Frank Darabont Reveals the Brilliant ‘Walking Dead’ Episode We’ll Never See
And the latest revelation from behind The Walking Dead's scenes solidifies Darabont's remarkable vision for series and makes me even more concerned for the show's future. Darabont recently revealed the stellar "Black Hawk Down with zombies" storyline he had planned for the second series premiere, a storyline his fallout with AMC kept from becoming a reality.
Actor Sam Witwer, who currently stars as the vampire Aidan in the Syfy remake of Being Human, recently revealed to HorrorHound (although the interview was posted by Paranormal Pop Culture) that he was, in fact, in the pilot episode of The Walking Dead, in an appearance meant to plant the seeds for that later storyline. If you've seen the pilot episode, you know that our hero, Rick, goes to Atlanta looking for his wife and son. When he's set upon by a horde of the hungry undead, Rick climbs into an abandoned tank for shelter, only to find himself sharing quarters with a zombified soldier. It's hard to tell under all that makeup decay, but that soldier is actually played by Witwer. Darabont's plan, Witwer said, was "to tell a prequel story about how Atlanta fell, do 'Black Hawk Down,' but with zombies."
You can hear Witwer's fuming description below.
Ain't It Cool News asked Darabont is he would confirm the storyline, and Darabont replied that not only was the prequel storyline in the works, he'd planned to open the second season with it. The episode would have followed an Army Ranger squad that gets trapped in the city as it is overrun by zombies. Here is how Darabont described the episode to AICN:
The idea was to do this with a very focused "you are there" documentary feel. Not going all shaky-cam, but still making it a bit rawer and grainier than the rest of the show. We'd start with a squad of maybe seven or eight soldiers being dropped into the city by chopper. They have map coordinates they need to get to; they've been told to report to a certain place to provide reinforcement. It's not a special mission, it's basically a housekeeping measure putting more boots on the ground to reinforce key intersections and installations throughout the city. And we follow this group from the moment the copter sets them down. All they have to do is travel maybe a dozen blocks, a simple journey, but what starts as a no-brainer scenario goes from "the city is being secured" to "holy shit, we've lost control, the world is ending." Our squad gets blocked at every turn and are soon just trying to survive. I wanted to do a really tense, character-driven ensemble story as communications break down, supply lines are lost, escape routes are cut off, morale falls apart, leadership unravels, mutinies heat up, etc. (Yes, this approach owes a spiritual debt to a number of great films, including Walter Hill's Southern Comfort.)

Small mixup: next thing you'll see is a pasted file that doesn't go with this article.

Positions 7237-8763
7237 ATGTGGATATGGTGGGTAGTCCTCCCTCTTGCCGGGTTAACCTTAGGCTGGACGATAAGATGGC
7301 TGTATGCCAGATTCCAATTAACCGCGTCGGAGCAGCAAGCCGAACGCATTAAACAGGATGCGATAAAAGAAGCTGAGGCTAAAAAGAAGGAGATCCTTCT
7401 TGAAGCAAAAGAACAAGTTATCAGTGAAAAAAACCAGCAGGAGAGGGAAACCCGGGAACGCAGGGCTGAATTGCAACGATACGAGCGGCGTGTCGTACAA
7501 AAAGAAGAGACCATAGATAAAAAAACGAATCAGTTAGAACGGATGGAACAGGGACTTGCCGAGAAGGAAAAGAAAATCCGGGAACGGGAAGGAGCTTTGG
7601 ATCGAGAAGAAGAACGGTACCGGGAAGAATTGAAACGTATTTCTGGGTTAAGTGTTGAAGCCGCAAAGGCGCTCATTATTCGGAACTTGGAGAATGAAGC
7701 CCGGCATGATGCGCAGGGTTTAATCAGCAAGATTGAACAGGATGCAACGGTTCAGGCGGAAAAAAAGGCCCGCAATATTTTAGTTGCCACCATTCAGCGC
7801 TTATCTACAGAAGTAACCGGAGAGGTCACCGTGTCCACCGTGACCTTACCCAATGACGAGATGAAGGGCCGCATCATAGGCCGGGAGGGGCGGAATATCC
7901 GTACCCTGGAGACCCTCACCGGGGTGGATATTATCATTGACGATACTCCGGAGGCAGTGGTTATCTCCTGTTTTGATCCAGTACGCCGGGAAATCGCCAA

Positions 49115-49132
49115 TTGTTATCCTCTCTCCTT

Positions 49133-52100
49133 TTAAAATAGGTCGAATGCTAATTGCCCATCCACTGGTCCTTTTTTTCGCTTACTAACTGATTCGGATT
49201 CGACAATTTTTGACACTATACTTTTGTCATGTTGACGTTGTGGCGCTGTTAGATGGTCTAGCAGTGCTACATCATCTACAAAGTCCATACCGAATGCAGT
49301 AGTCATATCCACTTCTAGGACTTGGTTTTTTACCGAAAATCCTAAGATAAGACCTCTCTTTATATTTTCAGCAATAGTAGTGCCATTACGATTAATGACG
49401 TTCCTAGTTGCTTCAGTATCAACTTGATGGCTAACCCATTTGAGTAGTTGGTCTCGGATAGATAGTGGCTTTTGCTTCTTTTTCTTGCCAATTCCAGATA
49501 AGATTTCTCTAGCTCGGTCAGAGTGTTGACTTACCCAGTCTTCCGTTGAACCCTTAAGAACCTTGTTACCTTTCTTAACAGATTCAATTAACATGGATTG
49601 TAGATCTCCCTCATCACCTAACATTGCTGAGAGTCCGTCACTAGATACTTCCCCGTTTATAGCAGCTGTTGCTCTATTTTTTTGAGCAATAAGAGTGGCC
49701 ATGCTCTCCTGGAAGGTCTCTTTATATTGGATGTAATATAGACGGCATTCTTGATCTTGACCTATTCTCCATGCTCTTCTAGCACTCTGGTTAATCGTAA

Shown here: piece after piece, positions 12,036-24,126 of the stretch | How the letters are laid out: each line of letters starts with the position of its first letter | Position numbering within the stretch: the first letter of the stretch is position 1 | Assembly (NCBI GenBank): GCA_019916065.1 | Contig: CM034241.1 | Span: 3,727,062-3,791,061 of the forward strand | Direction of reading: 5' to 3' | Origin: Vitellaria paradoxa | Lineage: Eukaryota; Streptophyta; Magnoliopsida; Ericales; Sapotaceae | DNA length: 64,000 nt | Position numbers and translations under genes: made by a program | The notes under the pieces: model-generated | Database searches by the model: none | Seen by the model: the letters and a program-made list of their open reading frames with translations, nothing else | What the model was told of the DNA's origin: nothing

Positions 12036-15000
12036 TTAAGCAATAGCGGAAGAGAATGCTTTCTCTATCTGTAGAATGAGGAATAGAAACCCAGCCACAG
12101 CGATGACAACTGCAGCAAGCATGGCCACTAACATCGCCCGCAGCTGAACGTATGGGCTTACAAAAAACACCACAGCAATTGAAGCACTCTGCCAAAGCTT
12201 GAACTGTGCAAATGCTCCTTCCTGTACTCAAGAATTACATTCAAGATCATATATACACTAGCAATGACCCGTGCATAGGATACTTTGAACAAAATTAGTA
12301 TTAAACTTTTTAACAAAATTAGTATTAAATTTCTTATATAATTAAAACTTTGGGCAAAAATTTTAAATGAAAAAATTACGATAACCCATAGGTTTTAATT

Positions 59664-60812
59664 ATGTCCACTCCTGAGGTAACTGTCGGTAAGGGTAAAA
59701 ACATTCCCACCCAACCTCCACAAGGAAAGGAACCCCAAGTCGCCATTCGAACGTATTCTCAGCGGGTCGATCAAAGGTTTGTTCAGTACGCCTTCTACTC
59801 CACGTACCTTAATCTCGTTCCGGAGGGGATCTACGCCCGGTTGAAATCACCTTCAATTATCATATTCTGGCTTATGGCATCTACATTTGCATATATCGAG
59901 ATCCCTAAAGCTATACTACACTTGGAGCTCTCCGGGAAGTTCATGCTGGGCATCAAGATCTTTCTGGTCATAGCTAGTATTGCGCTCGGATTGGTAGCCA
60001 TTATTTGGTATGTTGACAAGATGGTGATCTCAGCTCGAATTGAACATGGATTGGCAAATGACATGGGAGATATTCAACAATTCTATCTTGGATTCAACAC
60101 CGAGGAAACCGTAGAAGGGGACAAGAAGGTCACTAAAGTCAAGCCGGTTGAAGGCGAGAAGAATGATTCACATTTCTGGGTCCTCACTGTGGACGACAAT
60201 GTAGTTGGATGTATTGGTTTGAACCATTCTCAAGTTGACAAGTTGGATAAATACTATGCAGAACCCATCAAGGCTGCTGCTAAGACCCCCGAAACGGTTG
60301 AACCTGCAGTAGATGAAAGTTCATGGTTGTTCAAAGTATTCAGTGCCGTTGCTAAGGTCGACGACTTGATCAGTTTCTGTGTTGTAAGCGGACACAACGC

Darabont was also toying with the idea of reintroducing us to Andrea and Amy, showing us the very moment when Dale meets them by pulling them out of harm's way. But the real genius is in the sad and unnerving ending Darabont had planned. The Rangers inevitably fall to the zombies, until Witwer's character is the only one left alive. Unfortunately, by the time he reaches that now-familiar tank, he's already been bitten. As he grows sicker, he considers pulling the pin out of a grenade and killing himself, but ultimately succumbs to his fever. Then, Darabont told AICN:
After the soldier dies this squalid, lonely death...and after a quiet lapse of time...we do a shot-for-shot reprise from the first episode of the first season: Rick comes scrambling into the tank to escape the horde...blows that zombie soldier's brains out...now Rick's trapped...fade out...the end.
Whew. What a chilling way to start a new season. It's a very different brand of horror than we're used to seeing in The Walking Dead; Meredith Woerner at io9 aptly described it as "straight out of the Twilight Zone." But because it's such a classic kind of horror, it would have fit in happily with all of the flesh-chewing and loved ones dying. And it's amazing to think that Darabont had this planned from the very first episode.
Darabont says he had more episodes like this planned -- "wild card" episodes, he called them -- to give the series more of an anthology feel. (Honestly, that's what I originally thought was going on with the CDC episode at the end of Season One, right up until Rick and company showed up on the researcher's doorstep.) It's a shame that when AMC lost Darabont, we all lost out on that kind of smart horror in our zombie show.